According to legend, in the dark years after the fall of the Roman Empire, three herders in central Europe decided to part ways, each looking for a place. One brother went south, one brother went east, and the third brother followed the white eagle in the air and headed northwest to settle down on the Vistula River.
The brothers who went south went to be the ancestors of the Czechs. The brothers who went east became the ancestors of the Russians, and the brothers who followed the white eagle became the ancestors of the Poles. This is the legend about the Slavic tribe’s “opening branches and leaves”. The shortcoming of this legend is that it does not contain the Yugoslav peoples.
In the long river of history, different foreign nationalities and cultures have their own influence on Slavic in different regions. Therefore, the diverse language, geographical characteristics and religious worldview make this Slavic cultural circle look like a kaleidoscope, which is confusing.
In the Middle Ages, the Slavic tribes of the same roots were linguistically reciprocal, and now, a Polish speaks Polish, and perhaps the Russians can only guess half of the meaning.
To follow Slav’s oldest words, head to the former Yugoslav republic of Croatia on the Adriatic Sea.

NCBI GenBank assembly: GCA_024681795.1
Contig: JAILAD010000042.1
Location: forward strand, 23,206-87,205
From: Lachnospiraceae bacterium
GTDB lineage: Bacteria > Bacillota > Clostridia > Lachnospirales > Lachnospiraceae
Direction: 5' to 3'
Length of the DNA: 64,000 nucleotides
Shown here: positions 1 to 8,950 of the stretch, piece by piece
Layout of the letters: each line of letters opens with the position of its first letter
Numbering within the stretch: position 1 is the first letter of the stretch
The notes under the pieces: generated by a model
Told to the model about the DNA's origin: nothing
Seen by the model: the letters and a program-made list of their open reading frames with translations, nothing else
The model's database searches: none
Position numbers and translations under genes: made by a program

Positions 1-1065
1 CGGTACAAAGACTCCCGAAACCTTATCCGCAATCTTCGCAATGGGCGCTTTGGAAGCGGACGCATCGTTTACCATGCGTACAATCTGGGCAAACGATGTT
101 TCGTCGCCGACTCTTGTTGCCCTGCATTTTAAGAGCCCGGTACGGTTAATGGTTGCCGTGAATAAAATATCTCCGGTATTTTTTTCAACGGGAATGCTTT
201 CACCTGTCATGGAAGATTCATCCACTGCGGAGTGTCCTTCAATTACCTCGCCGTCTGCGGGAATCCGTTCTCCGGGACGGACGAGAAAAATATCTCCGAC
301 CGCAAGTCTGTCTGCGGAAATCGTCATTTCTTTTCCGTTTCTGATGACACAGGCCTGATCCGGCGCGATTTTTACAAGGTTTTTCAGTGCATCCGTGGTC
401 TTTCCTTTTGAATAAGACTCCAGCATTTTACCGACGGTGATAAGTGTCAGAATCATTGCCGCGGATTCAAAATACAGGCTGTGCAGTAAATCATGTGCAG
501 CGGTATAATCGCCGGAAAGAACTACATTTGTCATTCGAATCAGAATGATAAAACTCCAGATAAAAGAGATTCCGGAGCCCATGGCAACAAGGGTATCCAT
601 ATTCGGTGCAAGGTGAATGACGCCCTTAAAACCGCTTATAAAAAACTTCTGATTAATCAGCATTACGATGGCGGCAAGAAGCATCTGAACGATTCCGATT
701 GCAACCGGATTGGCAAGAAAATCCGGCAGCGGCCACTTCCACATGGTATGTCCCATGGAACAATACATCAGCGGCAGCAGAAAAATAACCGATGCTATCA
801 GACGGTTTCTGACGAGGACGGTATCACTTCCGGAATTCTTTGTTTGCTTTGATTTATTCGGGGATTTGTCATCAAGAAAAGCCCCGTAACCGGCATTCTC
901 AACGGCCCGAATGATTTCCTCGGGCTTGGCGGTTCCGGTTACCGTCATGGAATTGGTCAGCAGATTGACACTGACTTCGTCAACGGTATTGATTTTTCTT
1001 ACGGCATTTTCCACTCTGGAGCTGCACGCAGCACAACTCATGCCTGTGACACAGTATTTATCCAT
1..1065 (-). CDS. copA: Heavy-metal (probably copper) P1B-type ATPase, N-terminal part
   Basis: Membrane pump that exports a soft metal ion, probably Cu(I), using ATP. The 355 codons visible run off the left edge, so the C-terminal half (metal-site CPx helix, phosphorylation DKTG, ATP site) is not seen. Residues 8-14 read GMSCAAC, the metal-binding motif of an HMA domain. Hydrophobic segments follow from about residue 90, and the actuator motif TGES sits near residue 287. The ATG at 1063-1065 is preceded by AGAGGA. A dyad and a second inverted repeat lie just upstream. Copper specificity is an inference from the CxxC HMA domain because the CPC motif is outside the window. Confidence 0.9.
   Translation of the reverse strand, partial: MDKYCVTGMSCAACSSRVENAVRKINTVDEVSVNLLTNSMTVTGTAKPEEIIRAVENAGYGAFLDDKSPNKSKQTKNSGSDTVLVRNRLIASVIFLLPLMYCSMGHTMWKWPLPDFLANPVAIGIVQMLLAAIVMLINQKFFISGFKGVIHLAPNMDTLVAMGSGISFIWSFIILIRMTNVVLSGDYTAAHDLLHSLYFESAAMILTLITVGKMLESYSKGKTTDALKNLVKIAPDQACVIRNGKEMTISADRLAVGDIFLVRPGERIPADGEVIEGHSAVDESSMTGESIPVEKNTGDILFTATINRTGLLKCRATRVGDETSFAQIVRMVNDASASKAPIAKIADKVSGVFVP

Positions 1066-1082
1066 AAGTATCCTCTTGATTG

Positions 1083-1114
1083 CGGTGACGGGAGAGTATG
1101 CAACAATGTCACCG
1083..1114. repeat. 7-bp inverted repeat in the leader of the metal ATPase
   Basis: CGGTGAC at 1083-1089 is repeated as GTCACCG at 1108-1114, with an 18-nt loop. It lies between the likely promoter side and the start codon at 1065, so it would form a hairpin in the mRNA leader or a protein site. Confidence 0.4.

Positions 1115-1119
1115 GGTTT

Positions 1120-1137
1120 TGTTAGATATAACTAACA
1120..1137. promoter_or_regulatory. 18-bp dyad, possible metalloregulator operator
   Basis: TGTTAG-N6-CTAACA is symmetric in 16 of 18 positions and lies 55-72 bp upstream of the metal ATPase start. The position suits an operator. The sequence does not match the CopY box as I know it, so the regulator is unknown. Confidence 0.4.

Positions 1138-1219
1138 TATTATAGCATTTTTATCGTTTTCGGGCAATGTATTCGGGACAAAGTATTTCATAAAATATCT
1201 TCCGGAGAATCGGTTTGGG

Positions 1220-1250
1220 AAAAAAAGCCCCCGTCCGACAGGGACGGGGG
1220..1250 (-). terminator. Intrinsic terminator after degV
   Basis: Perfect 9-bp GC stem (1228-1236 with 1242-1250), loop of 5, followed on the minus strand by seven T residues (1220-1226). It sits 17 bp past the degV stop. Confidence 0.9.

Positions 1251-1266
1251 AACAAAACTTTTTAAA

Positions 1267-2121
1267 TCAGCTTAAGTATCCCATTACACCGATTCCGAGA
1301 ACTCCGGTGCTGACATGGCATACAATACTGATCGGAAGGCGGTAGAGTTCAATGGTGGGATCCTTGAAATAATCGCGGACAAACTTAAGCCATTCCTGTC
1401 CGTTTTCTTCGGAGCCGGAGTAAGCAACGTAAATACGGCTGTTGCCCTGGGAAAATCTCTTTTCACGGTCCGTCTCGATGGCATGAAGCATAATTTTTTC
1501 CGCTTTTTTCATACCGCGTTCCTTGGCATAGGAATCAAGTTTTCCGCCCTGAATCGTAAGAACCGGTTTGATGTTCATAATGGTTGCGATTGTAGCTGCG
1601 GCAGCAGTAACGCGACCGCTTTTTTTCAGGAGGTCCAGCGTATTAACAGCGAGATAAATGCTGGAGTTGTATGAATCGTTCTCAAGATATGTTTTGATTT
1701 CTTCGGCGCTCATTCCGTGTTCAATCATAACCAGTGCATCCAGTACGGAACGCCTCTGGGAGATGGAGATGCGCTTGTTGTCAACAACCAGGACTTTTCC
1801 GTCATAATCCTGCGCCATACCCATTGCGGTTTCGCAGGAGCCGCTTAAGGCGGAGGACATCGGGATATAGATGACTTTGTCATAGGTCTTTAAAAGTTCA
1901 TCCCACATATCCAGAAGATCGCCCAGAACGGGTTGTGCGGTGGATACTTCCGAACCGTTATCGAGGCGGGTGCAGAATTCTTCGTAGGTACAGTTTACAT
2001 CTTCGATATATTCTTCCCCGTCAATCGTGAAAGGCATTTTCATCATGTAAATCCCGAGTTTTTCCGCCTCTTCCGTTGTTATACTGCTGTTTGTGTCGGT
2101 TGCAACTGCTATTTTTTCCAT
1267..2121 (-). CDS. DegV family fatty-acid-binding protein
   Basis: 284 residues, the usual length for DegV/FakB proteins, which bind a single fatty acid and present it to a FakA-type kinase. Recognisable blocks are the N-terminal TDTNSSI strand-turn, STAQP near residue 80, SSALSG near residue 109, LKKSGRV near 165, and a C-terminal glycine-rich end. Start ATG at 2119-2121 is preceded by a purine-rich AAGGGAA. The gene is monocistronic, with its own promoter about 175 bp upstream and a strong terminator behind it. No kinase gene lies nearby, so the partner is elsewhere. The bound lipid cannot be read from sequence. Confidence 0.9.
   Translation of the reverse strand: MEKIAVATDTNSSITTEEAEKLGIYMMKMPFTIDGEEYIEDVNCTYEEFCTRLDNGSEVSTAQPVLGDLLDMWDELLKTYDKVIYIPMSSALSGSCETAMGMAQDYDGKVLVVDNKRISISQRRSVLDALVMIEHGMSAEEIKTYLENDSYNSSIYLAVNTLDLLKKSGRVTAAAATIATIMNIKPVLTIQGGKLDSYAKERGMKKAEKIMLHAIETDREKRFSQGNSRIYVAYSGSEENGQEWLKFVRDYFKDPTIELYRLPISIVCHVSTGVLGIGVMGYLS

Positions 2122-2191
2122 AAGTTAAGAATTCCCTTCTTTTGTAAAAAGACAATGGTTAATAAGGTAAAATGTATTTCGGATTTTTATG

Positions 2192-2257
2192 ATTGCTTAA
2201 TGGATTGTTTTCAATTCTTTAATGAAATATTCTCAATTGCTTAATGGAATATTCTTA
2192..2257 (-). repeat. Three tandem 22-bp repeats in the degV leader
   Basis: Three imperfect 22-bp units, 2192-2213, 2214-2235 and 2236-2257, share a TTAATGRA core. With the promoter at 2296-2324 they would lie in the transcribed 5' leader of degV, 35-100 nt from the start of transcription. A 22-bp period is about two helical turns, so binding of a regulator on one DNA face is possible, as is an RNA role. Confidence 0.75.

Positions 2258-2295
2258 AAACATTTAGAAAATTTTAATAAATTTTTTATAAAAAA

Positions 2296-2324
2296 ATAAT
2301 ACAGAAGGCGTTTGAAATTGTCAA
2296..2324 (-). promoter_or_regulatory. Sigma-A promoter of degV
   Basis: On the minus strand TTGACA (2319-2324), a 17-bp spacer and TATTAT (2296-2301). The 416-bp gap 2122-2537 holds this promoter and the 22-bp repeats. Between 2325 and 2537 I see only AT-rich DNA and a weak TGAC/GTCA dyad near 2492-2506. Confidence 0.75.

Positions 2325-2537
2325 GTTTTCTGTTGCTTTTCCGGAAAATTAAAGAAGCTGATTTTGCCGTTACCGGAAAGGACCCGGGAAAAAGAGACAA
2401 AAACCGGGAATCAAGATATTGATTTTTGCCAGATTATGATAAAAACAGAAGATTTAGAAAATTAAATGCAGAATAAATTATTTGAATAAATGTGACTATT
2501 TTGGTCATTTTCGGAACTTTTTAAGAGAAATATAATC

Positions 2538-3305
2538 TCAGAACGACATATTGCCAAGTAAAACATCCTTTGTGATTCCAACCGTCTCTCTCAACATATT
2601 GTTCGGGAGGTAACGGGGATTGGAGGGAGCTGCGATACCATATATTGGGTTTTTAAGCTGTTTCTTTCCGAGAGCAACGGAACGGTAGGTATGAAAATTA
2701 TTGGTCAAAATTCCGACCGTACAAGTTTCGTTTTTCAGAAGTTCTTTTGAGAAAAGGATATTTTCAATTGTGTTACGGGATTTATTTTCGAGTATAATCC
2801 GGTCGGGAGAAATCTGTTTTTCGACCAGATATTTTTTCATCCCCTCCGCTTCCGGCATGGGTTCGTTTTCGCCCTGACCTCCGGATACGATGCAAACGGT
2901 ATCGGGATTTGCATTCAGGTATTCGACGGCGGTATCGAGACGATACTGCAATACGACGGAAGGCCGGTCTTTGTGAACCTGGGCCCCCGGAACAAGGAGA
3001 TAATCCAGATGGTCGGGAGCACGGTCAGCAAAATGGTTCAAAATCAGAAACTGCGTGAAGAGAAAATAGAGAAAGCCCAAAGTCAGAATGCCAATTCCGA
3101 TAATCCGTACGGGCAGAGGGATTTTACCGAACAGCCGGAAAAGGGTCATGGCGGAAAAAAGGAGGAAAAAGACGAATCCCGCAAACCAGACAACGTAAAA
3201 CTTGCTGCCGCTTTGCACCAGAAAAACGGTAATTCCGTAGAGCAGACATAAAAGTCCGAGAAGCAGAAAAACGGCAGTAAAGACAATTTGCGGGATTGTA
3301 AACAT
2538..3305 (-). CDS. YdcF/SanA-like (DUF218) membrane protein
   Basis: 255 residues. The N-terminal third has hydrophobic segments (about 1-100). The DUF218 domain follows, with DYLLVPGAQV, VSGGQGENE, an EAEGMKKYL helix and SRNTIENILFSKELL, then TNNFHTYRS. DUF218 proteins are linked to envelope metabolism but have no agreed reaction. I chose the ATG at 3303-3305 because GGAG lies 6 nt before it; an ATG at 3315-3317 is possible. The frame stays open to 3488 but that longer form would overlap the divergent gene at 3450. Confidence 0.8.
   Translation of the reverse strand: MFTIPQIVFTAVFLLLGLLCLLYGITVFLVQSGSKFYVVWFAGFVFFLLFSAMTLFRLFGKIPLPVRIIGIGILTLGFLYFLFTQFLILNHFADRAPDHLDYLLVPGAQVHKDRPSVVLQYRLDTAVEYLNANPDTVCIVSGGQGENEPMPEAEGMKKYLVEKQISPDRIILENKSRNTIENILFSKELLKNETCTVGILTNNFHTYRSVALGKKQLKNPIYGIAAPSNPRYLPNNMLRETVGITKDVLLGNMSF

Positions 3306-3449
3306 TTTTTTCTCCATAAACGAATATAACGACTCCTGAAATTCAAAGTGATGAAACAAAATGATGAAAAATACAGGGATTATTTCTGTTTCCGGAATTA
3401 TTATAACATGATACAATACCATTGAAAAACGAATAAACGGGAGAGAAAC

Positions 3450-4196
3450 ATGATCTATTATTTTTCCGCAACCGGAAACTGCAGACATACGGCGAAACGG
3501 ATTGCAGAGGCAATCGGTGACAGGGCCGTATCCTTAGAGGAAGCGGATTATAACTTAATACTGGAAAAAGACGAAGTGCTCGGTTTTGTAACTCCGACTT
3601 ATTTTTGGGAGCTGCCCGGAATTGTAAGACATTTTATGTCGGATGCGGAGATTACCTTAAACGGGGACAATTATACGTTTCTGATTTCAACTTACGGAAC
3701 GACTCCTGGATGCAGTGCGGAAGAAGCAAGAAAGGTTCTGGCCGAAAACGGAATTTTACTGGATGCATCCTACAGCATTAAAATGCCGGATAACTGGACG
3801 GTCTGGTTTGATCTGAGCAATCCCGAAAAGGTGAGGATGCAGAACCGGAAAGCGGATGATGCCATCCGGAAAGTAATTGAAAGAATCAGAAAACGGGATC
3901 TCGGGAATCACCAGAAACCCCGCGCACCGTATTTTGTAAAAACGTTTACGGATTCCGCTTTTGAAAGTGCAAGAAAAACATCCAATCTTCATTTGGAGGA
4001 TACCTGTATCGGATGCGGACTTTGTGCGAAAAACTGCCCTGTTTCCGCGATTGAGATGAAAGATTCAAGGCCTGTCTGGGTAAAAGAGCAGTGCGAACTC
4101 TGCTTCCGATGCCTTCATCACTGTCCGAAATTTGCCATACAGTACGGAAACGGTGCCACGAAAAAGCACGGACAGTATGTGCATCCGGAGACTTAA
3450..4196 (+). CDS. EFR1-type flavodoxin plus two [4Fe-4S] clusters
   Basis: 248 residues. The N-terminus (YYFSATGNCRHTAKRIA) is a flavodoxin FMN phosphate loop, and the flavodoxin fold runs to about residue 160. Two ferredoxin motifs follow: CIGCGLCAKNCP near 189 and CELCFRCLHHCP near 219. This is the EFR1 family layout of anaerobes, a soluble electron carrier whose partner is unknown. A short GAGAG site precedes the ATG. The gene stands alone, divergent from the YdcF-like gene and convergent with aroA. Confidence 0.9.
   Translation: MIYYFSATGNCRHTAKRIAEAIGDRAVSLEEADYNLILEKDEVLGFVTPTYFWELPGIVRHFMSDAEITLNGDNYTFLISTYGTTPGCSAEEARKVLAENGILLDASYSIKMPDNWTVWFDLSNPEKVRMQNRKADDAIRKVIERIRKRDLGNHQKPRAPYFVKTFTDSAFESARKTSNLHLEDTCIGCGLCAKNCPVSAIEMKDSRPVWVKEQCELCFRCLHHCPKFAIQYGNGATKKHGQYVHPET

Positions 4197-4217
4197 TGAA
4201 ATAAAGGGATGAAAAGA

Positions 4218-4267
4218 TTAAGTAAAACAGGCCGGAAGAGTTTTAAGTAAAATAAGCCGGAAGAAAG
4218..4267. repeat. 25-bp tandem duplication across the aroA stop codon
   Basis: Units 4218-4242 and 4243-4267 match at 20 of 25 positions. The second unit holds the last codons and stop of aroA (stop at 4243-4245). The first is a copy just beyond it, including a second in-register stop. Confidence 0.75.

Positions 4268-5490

In the Croatian capital of Zagreb, the Assumption Cathedral is the most visible landmark in the entire Lower Town. On the marble walls of more than ten meters, all kinds of strange letter symbols are engraved. The Glagolitic is the oldest Slavic word that was handed down in the early Middle Ages. It was originally used by missionaries to translate the Bible into the ancient Slavic language.
The Glagory letters were once popular in the Bulgarian kingdom, the Bohemian region and the ancient Croatia, and have experienced a constant recession that can only be seen in some Croatian churches. In today’s Croatia, the Gragori alphabet has become a symbol of the uniqueness of the nation. Even the souvenir shop sells T-shirts and antique letters carved with the Glagory letters.